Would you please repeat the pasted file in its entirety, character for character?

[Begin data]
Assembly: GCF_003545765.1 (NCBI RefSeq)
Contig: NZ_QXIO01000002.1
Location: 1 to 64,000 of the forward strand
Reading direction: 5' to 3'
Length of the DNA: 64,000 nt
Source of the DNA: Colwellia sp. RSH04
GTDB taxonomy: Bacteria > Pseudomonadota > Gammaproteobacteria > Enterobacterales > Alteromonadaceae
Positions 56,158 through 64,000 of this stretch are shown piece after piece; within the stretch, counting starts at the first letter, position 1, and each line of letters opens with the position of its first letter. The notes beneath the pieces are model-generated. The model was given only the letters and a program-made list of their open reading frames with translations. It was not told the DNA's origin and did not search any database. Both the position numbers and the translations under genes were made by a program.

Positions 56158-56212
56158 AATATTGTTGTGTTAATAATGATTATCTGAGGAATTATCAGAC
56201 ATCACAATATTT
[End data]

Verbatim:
Assembly: GCF_003545765.1 (NCBI RefSeq)
Contig: NZ_QXIO01000002.1
Location: 1 to 64,000 of the forward strand
Reading direction: 5' to 3'
Length of the DNA: 64,000 nt
Source of the DNA: Colwellia sp. RSH04
GTDB taxonomy: Bacteria > Pseudomonadota > Gammaproteobacteria > Enterobacterales > Alteromonadaceae
Positions 56,158 through 64,000 of this stretch are shown piece after piece; within the stretch, counting starts at the first letter, position 1, and each line of letters opens with the position of its first letter. The notes beneath the pieces are model-generated. The model was given only the letters and a program-made list of their open reading frames with translations. It was not told the DNA's origin and did not search any database. Both the position numbers and the translations under genes were made by a program.

Positions 56158-56212
56158 AATATTGTTGTGTTAATAATGATTATCTGAGGAATTATCAGAC
56201 ATCACAATATTT